Summary: Suicides and overdoses made up almost 20% of postpartum deaths in Californian women between 2010 and 2012.
Source: UC Merced
Overdoses and suicides were among the most common reasons for mothers dying within a year of giving birth in California, according to a new study published this week.
Psychiatric epidemiology Professor Sidra Goldman-Mellor , a public health researcher with the School of Social Sciences, Humanities and Arts and the Health Sciences Research Institute , and her colleague, Professor Claire Margerison, a perinatal epidemiologist at Michigan State University, studied more than 1 million California hospital records from 2010 to 2012 to investigate the most common causes of post-partum death. The study was funded by the National Institutes of Health.
While maternal death rates during and after pregnancy are on the rise in the United States, California is below the national average. Nevertheless, drug overdose was the second leading cause of death among California mothers within the first year after giving birth, and suicide ranked seventh.
Together, overdoses and suicides made up nearly 20 percent of all California post-partum deaths in those years. Risk of post-partum mortality due to drug overdose and suicide was higher among non-Hispanic white and low-income women.
“These deaths are rare but devastating for families,” Margerison said. “We need to place more emphasis on prevention.”
Two years of data is not enough to identify trends, the researchers said, but “we consider this a jumping-off point for future work into drug- and suicide-related issues surrounding maternal health.
“Reducing maternal mortality is a priority in the U.S. and worldwide…Drug-related deaths and suicide may account for a substantial and growing portion of maternal deaths, yet information on the incidence of and sociodemographic variation in these deaths is scarce,” the pair wrote in their paper published in the American Journal of Obstetrics and Gynecology.
Mortality rates have declined in recent years in California because of concerted efforts to improve quality of care, but the researchers pointed out that their data shows mental health and substance use issues are still affecting a large number of new mothers.
“Most of these deaths occur in the second half of the year after birth,” Goldman-Mellor said — suggesting, Margerison added, that “The later post-partum period is an important time to continue providing women with substance use and mental health resources.”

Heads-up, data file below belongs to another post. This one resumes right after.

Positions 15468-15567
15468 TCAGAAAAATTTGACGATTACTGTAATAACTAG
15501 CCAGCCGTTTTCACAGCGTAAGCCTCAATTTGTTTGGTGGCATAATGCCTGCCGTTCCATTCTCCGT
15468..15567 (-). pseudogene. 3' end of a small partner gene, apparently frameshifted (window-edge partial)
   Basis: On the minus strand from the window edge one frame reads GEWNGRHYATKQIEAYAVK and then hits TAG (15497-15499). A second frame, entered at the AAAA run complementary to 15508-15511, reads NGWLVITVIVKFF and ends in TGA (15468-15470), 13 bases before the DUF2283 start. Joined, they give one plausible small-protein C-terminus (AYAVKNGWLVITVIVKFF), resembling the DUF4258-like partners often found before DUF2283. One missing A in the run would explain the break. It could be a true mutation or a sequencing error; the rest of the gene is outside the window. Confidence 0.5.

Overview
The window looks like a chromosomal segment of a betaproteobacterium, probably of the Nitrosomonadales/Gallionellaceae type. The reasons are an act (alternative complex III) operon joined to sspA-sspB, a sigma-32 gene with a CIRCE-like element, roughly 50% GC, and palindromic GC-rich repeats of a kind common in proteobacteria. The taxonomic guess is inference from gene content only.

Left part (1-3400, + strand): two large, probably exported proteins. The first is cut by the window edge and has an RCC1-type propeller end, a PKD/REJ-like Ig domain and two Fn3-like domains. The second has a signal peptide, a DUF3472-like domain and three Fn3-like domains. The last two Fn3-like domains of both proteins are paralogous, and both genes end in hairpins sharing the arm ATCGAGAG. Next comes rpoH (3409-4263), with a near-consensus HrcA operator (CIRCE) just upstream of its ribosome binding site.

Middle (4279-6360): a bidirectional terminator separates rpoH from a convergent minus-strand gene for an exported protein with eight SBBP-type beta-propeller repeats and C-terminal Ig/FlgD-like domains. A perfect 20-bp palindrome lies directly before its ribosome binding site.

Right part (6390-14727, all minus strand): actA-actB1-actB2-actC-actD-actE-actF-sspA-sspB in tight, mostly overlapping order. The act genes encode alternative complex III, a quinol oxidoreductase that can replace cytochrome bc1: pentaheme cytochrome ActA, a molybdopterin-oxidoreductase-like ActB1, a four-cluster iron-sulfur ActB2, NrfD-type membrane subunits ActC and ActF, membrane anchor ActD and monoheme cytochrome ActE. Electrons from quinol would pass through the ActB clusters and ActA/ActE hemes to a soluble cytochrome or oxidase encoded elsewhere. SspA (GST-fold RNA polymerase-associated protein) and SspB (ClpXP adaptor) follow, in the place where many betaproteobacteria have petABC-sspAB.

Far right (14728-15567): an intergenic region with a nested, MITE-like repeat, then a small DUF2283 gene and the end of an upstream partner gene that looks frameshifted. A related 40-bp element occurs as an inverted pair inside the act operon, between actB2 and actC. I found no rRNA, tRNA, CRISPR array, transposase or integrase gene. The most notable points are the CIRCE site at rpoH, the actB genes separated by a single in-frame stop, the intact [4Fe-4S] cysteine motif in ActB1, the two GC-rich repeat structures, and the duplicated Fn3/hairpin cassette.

Factors contributing to these deaths could include the stigma and potential legal repercussions that remain around admitting to and getting help for substance abuse or psychiatric problems, especially among new mothers, Goldman-Mellor said.
The researchers, who studied epidemiology together as graduate students at UC Berkeley, said they plan to work together to learn more about this and other topics surrounding maternal health outcomes.
Goldman-Mellor said further studies could deepen researchers’ understanding of why certain women faced higher and/or lower risk for post-partum death due to drug overdose or suicide, including potentially important factors related to their socioeconomic status, health care access, and cultural sources of support.
And, because about 75 percent of the women who died in the first year had accessed hospital emergency rooms at least once after giving birth, potential intervention points could be identified, as well.
“These deaths are likely just the tip of the iceberg in terms of substance use and mental distress,” Margerison said. “We need to take the next steps to understand how to help women who experience these problems during and after pregnancy.”
About this neuroscience research article
Source: UC Merced Lorena Anderson – UC Merced Image Source: The image is in the public domain.
Maternal drug-related death and suicide are leading causes of post-partum death in Californias
Background Reducing maternal mortality is a priority in the U.S. and worldwide. Drug-related deaths and suicide may account for a substantial and growing portion of maternal deaths, yet information on the incidence of and sociodemographic variation in these deaths is scarce.
Objective We sought to examine the incidence of drug-related and suicide deaths in the 12 months after delivery, including heterogeneity by sociodemographic factors. We also explored maternal decedents’ healthcare utilization prior to death.
Study design This retrospective, population-based cohort study followed 1,059,713 women who delivered a live-born infant in California hospitals during 2010-2012 to ascertain maternal death. Analyses were conducted using statewide, all-payer, longitudinally-linked hospital and death data.
Results A total of 300 women died during follow-up, a rate of 28.33 deaths per 100,000 person-years (p-y). The leading cause of death was obstetric-related problems (6.52 per 100,000 p-y). Drug-related deaths were the second leading cause of death (3.68 per 100,000 p-y), and suicide was the 7th leading cause (1.42 per 100,000 p-y); together, these deaths comprised 18% of all maternal deaths. Non-Hispanic White women, Medicaid-insured women, and women residing in micropolitan areas were especially likely to die from drugs/suicide. Two-thirds of women who died, including 74% of those who died by drugs/suicide, made ≥1 emergency department or hospital visit between their delivery and death.
Conclusion Deaths due to drugs and suicide are a major contributor to mortality in the post-partum period and warrant increased clinical attention, including recognition by physicians and Maternal Mortality Review Committees as a medical cause of death. Importantly, ED and inpatient hospital visits may serve as a point of identification of – and eventually, prevention for – women at risk for these deaths.